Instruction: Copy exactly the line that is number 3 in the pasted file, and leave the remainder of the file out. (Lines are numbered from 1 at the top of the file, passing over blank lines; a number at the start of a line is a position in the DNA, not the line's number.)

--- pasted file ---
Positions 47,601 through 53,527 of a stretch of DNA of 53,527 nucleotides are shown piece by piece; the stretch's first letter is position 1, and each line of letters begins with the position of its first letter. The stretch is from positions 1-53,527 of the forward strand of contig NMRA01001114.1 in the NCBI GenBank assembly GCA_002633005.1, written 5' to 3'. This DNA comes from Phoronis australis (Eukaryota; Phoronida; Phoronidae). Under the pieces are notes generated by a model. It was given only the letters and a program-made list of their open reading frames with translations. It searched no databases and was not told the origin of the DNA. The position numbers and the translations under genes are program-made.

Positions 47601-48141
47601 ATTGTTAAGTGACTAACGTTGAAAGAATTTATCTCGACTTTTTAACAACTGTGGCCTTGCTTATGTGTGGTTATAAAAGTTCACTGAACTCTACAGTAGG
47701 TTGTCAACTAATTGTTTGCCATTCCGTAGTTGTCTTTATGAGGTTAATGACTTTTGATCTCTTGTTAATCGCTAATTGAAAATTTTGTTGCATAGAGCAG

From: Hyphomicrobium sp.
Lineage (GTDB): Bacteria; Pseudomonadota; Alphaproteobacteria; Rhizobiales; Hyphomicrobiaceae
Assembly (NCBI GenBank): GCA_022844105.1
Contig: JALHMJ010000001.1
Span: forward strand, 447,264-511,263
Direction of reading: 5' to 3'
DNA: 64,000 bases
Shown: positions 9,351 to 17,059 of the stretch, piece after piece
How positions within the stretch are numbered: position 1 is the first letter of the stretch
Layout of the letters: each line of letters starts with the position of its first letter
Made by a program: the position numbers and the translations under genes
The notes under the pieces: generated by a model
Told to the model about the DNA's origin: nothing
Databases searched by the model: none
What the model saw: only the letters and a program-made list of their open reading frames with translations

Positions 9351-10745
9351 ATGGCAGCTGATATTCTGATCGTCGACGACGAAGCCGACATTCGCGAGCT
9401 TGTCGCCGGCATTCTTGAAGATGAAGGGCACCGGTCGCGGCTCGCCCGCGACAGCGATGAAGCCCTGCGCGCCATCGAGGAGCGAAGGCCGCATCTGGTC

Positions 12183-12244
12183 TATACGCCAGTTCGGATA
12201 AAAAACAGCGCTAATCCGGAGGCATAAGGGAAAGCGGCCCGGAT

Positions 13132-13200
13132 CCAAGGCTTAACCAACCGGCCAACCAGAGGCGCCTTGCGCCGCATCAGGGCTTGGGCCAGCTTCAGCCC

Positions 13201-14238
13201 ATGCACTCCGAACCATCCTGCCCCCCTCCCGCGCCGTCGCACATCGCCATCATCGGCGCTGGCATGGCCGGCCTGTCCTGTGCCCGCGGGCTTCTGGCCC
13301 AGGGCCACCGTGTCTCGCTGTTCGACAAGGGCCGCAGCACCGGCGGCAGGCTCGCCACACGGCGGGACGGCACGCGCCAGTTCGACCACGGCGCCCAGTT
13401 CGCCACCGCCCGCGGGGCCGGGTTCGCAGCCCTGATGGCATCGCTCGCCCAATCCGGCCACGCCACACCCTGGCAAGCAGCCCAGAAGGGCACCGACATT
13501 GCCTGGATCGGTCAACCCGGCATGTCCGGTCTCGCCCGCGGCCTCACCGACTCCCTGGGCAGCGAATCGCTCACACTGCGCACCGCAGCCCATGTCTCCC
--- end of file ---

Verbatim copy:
47601 ATTGTTAAGTGACTAACGTTGAAAGAATTTATCTCGACTTTTTAACAACTGTGGCCTTGCTTATGTGTGGTTATAAAAGTTCACTGAACTCTACAGTAGG